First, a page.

At Edge Testing we provide a number of service alternatives to a traditional contractor solution which ensure that our customers are fully protected from IR35 risks. These include:
- A full Managed Service - the managed service approach suits those companies that require a strategic test partner which can be an ideal and low-risk vehicle for moving away from a large contractor-reliant model. For the client, a Managed Service means they can outsource specific processes and functions with the objective of improving operations or reducing costs. The client and Edge Testing are bound by the contractual service-level agreement which defines the performance and quality metrics of their relationship.
Our Managed Service test teams are made up of staff ranging from Test Analysts through to Senior Test Managers. The services are overseen by Service Delivery Managers at no additional cost to the client. Edge Testing already provides many companies with a full end-to-end testing service catering for all test phases, approaches and key test disciplines. The service is very flexible with 90% of our managed service clients deploying both functional and non-functional service features. Another advantage of the Managed Service is knowledge retention. This is achieved through documentation to capture client system and business knowledge - a key advantage over the contractor model where any knowledge is lost upon completion of the contract.
- Test Academy - another option for an organisation is to 'grow their own'. This focuses on building up a permanent internal test pool to replace the contractor model using graduates or apprentice-based schemes. However, this approach comes with its own challenges with the added effort required to identify, employ, mentor and train 'new blood'. At Edge Testing we take all the hard work away from the client by deploying our own Edge Test Academy. This is aligned to an intensive training programme and then full exposure to working on the client's site with support, mentoring and pastoral care. After an agreed period, typically twelve months, the client can then offer full time employment to the candidates, with no additional recruitment fees. This award-winning IR35-proof service has already proven extremely successful with companies such as Deloitte, Gatwick Airport and Nimbus Cloud taking it up.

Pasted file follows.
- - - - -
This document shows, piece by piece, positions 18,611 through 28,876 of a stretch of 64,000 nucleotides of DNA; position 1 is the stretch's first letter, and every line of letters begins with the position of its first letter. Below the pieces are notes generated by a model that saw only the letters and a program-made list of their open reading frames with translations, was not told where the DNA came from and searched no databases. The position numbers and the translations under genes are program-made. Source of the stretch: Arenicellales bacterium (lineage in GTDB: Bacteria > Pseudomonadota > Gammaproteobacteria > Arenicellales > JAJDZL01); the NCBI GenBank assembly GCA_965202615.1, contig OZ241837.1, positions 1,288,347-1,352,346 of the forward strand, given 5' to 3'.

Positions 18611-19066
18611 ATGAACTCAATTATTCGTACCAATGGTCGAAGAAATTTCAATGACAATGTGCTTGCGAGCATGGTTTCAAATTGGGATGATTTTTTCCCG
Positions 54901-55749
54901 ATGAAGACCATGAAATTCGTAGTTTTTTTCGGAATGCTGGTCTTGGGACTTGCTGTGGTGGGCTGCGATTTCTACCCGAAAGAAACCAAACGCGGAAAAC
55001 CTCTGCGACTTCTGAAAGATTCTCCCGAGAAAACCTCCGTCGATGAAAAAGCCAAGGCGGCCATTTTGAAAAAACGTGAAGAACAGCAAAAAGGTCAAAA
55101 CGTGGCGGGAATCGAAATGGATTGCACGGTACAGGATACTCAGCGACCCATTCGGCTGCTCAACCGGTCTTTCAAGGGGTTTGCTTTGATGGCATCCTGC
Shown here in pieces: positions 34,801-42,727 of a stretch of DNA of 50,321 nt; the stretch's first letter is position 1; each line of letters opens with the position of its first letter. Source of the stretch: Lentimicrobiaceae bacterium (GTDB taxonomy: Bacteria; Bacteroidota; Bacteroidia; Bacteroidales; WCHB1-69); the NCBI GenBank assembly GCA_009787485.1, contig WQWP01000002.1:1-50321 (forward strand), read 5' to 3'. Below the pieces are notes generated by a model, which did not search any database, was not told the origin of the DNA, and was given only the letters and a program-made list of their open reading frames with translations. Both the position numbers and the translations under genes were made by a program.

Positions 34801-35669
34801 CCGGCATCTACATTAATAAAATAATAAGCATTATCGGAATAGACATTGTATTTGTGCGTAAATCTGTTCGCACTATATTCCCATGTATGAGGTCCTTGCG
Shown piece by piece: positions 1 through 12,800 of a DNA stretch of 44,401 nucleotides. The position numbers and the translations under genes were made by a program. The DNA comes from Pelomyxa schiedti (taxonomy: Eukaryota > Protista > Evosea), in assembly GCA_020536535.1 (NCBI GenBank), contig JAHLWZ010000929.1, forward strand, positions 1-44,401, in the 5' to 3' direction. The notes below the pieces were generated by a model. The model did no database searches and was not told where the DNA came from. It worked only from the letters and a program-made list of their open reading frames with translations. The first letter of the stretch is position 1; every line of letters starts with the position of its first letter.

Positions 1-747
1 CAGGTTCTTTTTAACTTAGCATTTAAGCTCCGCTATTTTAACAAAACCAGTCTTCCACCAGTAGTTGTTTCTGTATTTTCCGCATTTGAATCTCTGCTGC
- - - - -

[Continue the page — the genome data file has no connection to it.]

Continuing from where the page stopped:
- Digital Test Hub - a key advantage of the contractor model has always been the ability to rapidly take on and then remove additional test effort at very short notice. Although this might seem a challenge to replace using some form of permanent workforce, there are excellent effective and efficient solutions available at a much lower comparable cost than the contractor model. At Edge Testing, for example, we are able to provide a continuous on-demand low-cost testing service utilising our Digital Test Hub teams based across the UK. Rates, which start at £210 per day are highly competitive against average contractor rates and are fully IR35-compliant. Service take-up can be achieved quickly within a 1 - 5 day window with the added flexibility of ramping the service up and down as demand requires. In addition, there is no minimum or maximum team size - the client service dictates what is required, when it is required and the size of the team.
The IR35 challenge need not mean the end of a flexible external test workforce. There are solutions available to fit each organisation's ongoing tactical and strategic resourcing needs. Edge Testing believes that IR35 has, in many ways, streamlined and added greater efficiency to future resourcing models - bring it on!!